Here’s the deal: air travel emissions pump more than 650 million metric tons of carbon pollution into the air each year – that’s equivalent to the pollution from 136 million cars. It’s not likely that airplanes will go away anytime soon, which makes the increased use of sustainable biofuels critical to reducing the industry’s carbon footprint.
According to a first-of-its-kind scorecard released earlier this month by the Natural Resources Defense Council, “the industry is making strides in adopting sustainable biofuels, with some airlines doing better than others as they incorporate these new fuels into their fleets. Air France/KLM is by far the leader of the pack.”
Debbie Hammel, senior resource specialist with NRDC’s Land & Wildlife Program and author of the scorecard, “As the world rises to the challenge of curbing climate change and cutting carbon pollution, addressing air travel pollution has to be part of the mix. The aviation sector has been pretty proactive about this issue, and an industry-wide increase in the use of sustainably produced biofuels is definitely on the horizon.”
NRDC’s Aviation Biofuel Sustainability Scorecards evaluated airlines’ adoption of biofuels, focusing on the use of leading sustainability certification standards, participation in industry initiatives to promote sustainability certification, public commitments to sustainability certification in sourcing, and the monitoring and disclosure of important sustainability metrics.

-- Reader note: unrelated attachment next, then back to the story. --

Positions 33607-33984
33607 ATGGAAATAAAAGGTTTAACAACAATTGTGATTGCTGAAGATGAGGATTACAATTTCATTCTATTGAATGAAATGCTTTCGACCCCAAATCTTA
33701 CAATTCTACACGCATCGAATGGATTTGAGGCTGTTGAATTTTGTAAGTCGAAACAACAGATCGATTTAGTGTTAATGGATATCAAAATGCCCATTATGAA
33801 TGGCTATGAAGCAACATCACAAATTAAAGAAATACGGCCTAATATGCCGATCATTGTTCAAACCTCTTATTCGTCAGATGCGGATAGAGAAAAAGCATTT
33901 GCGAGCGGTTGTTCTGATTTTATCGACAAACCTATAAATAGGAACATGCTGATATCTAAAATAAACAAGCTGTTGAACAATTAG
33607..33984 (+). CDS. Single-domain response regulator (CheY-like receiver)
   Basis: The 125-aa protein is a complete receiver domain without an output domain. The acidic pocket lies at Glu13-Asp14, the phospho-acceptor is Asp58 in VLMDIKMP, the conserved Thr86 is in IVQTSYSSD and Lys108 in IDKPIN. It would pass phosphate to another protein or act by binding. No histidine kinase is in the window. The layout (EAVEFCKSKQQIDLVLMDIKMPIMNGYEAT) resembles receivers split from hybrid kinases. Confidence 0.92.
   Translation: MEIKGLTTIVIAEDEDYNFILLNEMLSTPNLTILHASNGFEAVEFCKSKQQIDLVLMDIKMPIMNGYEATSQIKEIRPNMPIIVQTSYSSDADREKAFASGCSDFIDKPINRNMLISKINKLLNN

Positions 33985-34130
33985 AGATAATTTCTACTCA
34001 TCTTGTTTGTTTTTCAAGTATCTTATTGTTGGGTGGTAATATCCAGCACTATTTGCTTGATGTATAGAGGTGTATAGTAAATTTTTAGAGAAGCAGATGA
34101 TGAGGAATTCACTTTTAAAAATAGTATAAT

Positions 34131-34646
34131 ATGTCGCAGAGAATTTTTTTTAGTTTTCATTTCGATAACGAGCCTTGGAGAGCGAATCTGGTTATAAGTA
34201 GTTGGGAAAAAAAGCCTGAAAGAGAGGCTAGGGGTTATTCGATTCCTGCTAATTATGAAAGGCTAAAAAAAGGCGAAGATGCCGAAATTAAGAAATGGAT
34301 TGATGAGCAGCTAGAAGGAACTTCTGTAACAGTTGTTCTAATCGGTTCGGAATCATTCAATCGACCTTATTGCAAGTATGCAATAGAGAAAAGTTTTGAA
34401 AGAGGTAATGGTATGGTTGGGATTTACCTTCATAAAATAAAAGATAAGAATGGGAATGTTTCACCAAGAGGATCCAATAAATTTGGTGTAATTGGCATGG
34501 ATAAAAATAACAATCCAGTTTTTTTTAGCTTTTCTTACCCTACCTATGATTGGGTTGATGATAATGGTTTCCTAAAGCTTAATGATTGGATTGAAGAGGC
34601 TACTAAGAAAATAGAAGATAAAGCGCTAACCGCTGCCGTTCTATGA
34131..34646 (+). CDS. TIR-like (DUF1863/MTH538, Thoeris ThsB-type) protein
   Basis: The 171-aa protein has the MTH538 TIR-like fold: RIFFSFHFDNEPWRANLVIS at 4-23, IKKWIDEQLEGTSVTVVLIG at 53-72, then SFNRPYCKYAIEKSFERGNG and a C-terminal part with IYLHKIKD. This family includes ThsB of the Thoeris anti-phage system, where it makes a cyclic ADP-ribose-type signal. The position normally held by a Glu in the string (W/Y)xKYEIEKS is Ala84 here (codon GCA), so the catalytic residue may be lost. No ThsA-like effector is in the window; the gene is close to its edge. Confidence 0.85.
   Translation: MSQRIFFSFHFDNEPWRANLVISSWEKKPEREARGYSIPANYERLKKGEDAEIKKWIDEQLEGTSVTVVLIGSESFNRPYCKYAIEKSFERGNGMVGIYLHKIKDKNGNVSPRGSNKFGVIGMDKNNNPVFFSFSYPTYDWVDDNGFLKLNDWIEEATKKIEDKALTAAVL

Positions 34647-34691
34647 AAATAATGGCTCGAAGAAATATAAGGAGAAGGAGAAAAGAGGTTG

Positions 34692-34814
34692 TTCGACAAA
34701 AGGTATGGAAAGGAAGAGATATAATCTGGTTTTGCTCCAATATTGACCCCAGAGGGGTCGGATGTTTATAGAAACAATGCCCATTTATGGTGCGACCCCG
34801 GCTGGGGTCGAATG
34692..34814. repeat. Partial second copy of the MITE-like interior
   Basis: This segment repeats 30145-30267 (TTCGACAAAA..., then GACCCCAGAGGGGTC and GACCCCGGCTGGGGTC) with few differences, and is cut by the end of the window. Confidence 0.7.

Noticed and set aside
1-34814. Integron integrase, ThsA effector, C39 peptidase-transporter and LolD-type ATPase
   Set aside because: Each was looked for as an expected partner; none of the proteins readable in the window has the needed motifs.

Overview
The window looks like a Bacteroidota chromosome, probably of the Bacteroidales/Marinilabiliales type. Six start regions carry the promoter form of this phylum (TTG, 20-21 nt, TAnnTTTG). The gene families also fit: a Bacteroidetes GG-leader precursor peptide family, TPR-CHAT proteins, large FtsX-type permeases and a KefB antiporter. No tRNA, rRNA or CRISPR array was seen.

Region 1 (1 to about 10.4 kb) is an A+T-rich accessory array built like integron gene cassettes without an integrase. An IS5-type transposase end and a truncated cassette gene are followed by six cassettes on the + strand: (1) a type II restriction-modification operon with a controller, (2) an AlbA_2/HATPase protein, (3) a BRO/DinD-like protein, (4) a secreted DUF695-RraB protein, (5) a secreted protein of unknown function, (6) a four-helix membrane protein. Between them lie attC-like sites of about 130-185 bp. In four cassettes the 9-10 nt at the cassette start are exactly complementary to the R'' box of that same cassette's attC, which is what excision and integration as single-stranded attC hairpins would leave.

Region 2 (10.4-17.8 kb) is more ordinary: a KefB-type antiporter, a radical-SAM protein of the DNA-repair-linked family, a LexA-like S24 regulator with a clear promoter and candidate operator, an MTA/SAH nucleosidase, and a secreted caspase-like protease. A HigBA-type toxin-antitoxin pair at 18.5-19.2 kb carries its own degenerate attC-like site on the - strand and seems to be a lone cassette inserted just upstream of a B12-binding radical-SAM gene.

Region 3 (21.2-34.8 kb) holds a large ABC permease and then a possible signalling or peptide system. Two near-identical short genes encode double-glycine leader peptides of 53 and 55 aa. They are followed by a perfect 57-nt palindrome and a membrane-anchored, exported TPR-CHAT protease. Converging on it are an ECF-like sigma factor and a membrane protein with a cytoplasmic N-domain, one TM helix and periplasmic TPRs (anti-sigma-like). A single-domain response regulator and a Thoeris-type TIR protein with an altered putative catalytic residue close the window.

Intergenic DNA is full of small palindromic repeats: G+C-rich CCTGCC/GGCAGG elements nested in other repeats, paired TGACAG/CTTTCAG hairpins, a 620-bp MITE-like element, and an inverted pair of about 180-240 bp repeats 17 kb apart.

Read the rest of this entry »
The San Francisco Board of Supervisors is urging the Port of San Francisco and the city’s Department of the Environment to develop policies that will bar the transportation and export of hazardous fuel materials in San Francisco.
Supervisors Malia Cohen and Scott Wiener introduced the resolution to prohibit the movement of crude oil, coal, and petroleum coke (petcoke) through San Francisco, citing safety concerns, dangers to the environment, public-health hazards, economic pitfalls, and public opposition. The resolution passed the board unanimously last week.
“San Francisco has always been known as a city at the forefront of environmental change. This resolution barring the handling of polluting, climate-warming fuels proves yet again that it is a city that leads the world in envisioning a better way to live,” said Stacey Geis, Earthjustice managing attorney of the California office. Read the rest of this entry »